End of the Line: 1980 MGB Limited Edition

By Nathan Avots-Smith

After 293,592 MGB roadsters sold in the U.S. since 1962, MG decided to go out with a batch of 500 special, Limited Edition cars for the 1980 model year. Like any good limited edition, however, MG quickly realized that demand should be the only limitation and ended up building 6,682, bringing the 18-year total to 300,274. The seller of this immaculate, 38,000-mile LE claims that it’s one of the last of these final cars built, also making it one of the last new MGs ever sold on our shores. The first and last of any car are always the most collectible, right? If that’s your jam, you can check this one out on craigslist out of Farmingdale, New Jersey—and check out its $13,500 asking price. Thanks to reader Bill Walters for the tip! (Archived ad.)

No, the rubber buggy bumpers haven’t really improved with age, but perhaps they’re why MG elected to finish all of the LE roadsters in black. The stripe package was standard kit, too, and both the stripes and the paint appear to be in very fine condition on this one-owner car. No rust issues are noted in the ad, and photos of the underside, trunk, and floors under the carpet all look solid and indicative of a true, low-mileage car, although the skimpily finished trunk does show plenty of signs of use. C’mon, MG—just a cover for the spare, and painted metal everywhere else?

It should be clear by now that we’re not dealing with an ace photographer, but I see no major cause for concern. The seats look clean and intact, and if you’re concerned that the overexposure on the dashpad is concealing cracks, don’t be. The only bummer is that the door panels may have been cut for those aftermarket speakers, but a google image search reveals that if there weren’t originally speakers here, this is an exceedingly common modification. I’m sure one of our MG expert readers can confirm or deny!

The mess of hoses and wires underhood betray an engine adapted to, not designed for, the emissions control age, but otherwise things look quite clean in here. The seller notes that $1,700 of work has recently been performed, which we are assured makes this a turn-key car. Turning that key will bring to light another disappointing sign of the MG B-series engine’s grudging compliance with the 1970s regulatory climate: this final MGB produces just 63 horsepower, down from 94 in 1963, while weight was up more than 400 pounds.

Still, even in 1980 MGBs were sold on their archaic British charm and top-down fun, not raw power. This one sports a pretty healthy pricetag, but it’s not much to ask in return for the smiles that this little car will elicit from driver and passersby alike—not to mention the cachet of being the end of an illustrious line!

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Comments

  1. Rx7turboII

    Fun fact… I bought a 1975 Triumph stag many years ago and in the trunk were four Brand New Old Stock alloy wheels that I think the Stag and the limited edition MGB share. Sold the wheels for more than I paid for the Stag. LOL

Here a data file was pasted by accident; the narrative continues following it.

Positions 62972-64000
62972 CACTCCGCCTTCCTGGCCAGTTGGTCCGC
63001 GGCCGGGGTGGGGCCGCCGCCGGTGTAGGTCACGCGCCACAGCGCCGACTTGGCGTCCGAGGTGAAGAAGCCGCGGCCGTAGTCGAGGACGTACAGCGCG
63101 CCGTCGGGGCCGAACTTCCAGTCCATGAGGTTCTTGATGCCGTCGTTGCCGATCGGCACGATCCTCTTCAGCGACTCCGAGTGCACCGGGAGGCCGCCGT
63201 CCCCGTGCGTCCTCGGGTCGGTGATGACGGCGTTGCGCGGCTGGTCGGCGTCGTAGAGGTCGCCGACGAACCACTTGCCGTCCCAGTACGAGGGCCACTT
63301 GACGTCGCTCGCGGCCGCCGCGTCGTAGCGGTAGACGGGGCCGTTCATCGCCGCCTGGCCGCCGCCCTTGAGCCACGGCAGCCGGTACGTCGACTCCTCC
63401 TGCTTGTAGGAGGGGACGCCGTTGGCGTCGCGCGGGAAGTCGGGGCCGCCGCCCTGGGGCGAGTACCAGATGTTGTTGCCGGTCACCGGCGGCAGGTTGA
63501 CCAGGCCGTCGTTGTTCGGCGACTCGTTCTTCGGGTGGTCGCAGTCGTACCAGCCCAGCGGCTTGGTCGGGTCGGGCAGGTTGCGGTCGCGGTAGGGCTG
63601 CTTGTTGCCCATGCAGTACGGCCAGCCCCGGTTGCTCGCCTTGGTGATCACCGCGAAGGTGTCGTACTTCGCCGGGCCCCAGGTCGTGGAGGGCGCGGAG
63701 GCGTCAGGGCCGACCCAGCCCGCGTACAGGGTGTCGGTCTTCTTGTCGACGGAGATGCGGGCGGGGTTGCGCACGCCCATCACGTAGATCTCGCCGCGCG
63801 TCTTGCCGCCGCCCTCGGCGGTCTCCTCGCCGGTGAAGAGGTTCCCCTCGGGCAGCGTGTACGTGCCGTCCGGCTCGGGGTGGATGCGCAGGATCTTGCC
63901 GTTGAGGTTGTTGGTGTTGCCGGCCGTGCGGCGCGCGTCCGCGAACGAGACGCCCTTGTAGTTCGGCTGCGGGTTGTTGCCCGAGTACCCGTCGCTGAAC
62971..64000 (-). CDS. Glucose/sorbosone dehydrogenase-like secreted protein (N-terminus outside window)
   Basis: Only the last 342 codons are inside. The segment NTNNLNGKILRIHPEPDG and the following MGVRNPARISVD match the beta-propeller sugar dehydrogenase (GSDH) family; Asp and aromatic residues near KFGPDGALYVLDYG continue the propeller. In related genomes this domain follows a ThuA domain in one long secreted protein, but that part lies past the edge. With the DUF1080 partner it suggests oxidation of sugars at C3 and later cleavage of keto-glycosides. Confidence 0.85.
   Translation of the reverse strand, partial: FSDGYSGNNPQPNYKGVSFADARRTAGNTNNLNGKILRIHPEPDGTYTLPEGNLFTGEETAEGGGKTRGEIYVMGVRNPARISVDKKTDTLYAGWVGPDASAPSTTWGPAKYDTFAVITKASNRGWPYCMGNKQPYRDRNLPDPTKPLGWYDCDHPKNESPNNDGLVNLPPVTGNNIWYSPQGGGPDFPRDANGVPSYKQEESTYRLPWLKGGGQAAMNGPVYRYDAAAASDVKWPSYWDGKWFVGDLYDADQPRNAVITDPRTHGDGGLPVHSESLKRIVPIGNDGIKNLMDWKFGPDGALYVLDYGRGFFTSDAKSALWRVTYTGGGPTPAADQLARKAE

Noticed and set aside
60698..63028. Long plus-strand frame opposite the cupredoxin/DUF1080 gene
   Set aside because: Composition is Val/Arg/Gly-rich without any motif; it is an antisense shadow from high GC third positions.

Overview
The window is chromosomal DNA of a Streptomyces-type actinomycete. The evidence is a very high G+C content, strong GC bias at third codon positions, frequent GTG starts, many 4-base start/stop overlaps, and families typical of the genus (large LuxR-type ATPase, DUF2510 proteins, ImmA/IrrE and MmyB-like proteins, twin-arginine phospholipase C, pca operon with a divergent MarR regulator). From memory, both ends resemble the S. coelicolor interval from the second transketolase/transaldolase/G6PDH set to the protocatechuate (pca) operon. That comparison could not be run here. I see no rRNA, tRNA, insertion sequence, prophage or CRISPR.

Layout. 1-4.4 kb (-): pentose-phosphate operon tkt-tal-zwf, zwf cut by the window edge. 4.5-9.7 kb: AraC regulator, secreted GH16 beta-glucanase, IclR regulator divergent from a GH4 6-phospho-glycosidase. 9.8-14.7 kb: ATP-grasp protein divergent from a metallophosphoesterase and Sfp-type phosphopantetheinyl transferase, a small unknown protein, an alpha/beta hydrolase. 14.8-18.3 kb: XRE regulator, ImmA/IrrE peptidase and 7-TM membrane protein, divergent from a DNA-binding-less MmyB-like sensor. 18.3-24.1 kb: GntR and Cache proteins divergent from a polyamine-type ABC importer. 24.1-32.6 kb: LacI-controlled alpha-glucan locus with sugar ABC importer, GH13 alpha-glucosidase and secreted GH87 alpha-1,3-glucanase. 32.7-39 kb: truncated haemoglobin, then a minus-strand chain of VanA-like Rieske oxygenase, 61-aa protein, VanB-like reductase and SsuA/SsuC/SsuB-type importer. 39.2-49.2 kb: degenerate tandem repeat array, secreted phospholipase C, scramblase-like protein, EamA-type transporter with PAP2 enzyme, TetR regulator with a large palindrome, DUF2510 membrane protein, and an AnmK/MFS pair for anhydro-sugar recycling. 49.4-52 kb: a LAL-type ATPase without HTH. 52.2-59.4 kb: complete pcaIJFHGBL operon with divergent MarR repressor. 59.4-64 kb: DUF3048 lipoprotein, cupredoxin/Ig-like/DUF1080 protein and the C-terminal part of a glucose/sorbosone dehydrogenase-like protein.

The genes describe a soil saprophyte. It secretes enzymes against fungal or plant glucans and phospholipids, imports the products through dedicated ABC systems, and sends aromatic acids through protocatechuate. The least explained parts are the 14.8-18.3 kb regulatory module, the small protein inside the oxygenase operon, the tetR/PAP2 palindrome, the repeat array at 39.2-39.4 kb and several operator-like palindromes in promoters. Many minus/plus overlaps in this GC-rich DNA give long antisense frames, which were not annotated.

6+
  2. Howard A Member

    Probably the most refined MGB, despite the strangling of that poor motor, and no mention of O/D,,,again. And again, with the switch on the right wiper stalk, and may be unmarked, I wonder if the owner even knows about it. I guess we loyal MGB owners finally accepted the front end, knowing full well, our beloved MGB’s were coming to an end. With the wheels and raised height, it actually looks pretty nice. I had a lot of fun with my MGB, put well over 200K miles on it, and so could the next owner here. ( oh, reason the rear window is open, is because it’s probably yellow)

    4+
  3. tugdoc

    By 1980 the OD switch was on the shift knob. GLWTS

    2+
  4. John D

    When these came out, my sister’s FIL offered everybody in my family the opportunity to buy one new for about $3900, he was a distributor for British Leyland. My family had a small Chrysler dealership and everybody had a free car and I didn’t have the money at the time and I did not feel I needed a car payment, besides that, my driveway was full.

    1+
  5. David Miraglia

    always liked this late model. Like the Benz mentioned earlier loved the clean lines.

    1+
  6. Jimmy

    A few items from a long term rubber bumper model MG owner. (late 70’s to 90’s)
    1. The overdrive was on the top of the gear shift knob. (Often failed)
    2. To my knowledge, door panel mounted speakers were the norm.
    3. The front air dam is what I believe to be original, the driving lights are not.
    4.Black and Tan?
    A functioning Stromberg carb and lobster claw emissions artifact is quite impressive.
    Q: Why to the British drink warm beer? A: They have Lucas refrigerators…

    1+
    • mike

      great…………the biggest mistake British Leyland ever made……..they never got rid of that crappy Lucas system…….more shorts than Miami beach. They would still be on the road.

      1+
  7. Greg

    It really is a great looking car, even despite the bumpers. You don’t notice them as much with the black paint. I wonder if a Buick/Rover 215ci v8 would fit in there?

    1+
  8. Jimmy

    There were conversion kits years ago.

    0
  9. Jimmy

    They also “jacked up” the car on it’s suspension, allegedly by using longer/taller springs to meet the 5 MPH bumper impact rules.

    More weight, taller suspension, and a motor derived from a tractor engine.

    0

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